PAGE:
Trump confirms that he will meet Kim Jong Un at DMZ

President Trump confirmed Sunday afternoon that his meeting with North Korean leader Kim Jong Un at the DMZ will be taking place.

President Donald J. Trump is greeted by Kim Jong Un, Chairman of the State Affairs Commission of the Democratic People’s Republic of Korea, on February 27, 2019, at the Sofitel Legend Metropole hotel in Hanoi, for their second summit meeting

“I put out the word, and he got back,” said Trump. “He wanted to do it from the beginning and so did I.”

Trump said he and Kim will “just shake hands and say hello,” and called the meeting “just a step” towards continuing negotiations over North Korea’s nuclear program. The two leaders have met twice before, in Singapore last year and in Hanoi in February.

“It might be an important step, it might not,” he said. “Probably it is a step in the right direction.”

Anticipation of the meeting had been growing since Saturday morning, when Trump tweeted out an offer an invitation to the North Korean leader at the DMZ.

South Korean President Moon Jae-in made the announcement at a press conference following his summit with President Trump.

Moon said that “for the first time in history, the leaders of the U.S. and North Korea will be standing face-to-face in Panmunjom.”

Trump will be flying up to the DMZ, about 30 miles from Seoul, by helicopter. The meeting will take place in Panmunjom, the “truce village” that straddles the border, where Moon Jae-in and Kim Jong Un met and shook hands at their historic summit in April last year

President Moon will be accompanying Trump on the trip, but said “the focal point of dialogue is between the U.S. and North Korea.”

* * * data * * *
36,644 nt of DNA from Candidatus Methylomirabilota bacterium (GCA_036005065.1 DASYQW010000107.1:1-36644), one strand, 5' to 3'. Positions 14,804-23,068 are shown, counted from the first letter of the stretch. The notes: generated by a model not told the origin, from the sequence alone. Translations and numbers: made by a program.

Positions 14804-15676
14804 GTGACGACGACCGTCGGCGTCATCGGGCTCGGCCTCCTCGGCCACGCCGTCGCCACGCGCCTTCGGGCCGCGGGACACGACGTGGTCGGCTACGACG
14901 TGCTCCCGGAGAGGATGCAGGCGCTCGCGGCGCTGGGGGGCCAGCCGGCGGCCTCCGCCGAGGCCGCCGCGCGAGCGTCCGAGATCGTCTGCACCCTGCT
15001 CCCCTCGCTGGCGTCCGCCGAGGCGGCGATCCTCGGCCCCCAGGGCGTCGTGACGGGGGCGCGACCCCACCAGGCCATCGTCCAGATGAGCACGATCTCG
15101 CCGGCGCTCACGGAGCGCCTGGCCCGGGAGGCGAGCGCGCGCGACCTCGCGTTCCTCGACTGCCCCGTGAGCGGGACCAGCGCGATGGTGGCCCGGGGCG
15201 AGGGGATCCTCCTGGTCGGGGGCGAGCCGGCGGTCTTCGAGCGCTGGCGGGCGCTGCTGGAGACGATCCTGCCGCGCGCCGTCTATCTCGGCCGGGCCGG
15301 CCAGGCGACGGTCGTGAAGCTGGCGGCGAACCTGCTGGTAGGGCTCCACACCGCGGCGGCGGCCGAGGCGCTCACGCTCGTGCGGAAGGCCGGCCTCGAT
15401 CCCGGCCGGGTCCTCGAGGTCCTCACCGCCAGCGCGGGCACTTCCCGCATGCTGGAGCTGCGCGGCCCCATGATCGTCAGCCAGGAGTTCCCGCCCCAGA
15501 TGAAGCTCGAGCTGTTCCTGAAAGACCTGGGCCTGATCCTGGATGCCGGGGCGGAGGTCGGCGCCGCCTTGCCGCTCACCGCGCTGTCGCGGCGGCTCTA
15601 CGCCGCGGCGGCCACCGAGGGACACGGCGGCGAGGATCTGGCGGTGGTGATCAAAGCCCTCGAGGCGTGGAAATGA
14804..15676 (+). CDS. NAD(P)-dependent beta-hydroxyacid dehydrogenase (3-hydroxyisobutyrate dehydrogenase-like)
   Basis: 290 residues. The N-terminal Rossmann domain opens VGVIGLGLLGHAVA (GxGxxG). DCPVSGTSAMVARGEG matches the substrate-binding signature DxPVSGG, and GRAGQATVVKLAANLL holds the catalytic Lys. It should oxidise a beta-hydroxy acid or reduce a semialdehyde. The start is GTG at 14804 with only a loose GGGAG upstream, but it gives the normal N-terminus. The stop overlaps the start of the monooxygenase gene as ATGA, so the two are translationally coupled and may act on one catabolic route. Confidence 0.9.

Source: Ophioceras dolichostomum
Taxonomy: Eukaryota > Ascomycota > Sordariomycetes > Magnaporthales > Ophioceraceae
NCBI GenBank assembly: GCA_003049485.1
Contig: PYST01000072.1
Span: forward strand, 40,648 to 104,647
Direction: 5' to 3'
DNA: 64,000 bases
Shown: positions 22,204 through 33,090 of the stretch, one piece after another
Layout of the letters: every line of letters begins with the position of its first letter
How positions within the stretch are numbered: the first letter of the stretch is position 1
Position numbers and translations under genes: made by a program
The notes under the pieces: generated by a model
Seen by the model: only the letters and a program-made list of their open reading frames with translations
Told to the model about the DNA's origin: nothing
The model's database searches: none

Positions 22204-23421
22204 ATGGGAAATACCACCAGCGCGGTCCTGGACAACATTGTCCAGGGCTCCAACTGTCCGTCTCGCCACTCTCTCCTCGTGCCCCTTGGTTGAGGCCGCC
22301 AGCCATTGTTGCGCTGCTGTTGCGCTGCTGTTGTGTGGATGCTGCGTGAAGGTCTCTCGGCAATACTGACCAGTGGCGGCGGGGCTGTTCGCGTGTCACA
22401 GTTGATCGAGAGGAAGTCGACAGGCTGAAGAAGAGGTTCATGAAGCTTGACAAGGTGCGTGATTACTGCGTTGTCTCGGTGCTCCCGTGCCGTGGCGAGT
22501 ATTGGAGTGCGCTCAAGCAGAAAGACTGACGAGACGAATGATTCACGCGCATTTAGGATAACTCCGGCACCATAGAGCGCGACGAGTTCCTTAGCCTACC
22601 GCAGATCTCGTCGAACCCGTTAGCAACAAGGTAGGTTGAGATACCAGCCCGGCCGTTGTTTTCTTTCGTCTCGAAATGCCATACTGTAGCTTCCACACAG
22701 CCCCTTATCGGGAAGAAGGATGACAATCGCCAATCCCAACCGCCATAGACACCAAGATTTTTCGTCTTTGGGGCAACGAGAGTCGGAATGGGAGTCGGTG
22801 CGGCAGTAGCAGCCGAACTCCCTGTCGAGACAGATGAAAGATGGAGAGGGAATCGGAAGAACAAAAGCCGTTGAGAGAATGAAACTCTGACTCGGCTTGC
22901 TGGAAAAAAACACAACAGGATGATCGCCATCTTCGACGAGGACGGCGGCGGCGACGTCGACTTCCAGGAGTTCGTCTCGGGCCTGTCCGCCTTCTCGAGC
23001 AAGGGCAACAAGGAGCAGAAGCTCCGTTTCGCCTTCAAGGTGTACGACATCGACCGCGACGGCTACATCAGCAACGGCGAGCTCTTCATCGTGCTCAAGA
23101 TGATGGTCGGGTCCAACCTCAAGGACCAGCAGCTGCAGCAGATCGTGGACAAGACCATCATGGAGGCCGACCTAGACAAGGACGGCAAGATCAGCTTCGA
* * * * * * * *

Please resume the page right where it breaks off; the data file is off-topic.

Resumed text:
Trump said yesterday that he would be willing to step across the border into North Korea if he met with Kim at the DMZ.

“I would feel very comfortable doing that,” Trump said. “I would have no problem.”

Panmunjom is where the armistice that halted the 1950-1953 Korean War was signed. It has yet to be replaced by a peace treaty, meaning the war has not technically ended.

Some 28,500 American troops are still stationed in South Korea and the 160-mile-long, 2.5-mile-wide DMZ remains one of the most heavily fortified areas in the world, with troops and guard stations on both sides of the border and an estimated one million landmines inside.

After a Moon-Kim summit in Pyongyang in September, the two Koreas agreed to begin reducing some of the tension at the border, including removing guard posts and demining certain areas.

The south side of the Joint Security Area, where Panmunjom is located, was reopened to civilians in May after being temporary closed for renovations for six months

ByThomas Maresca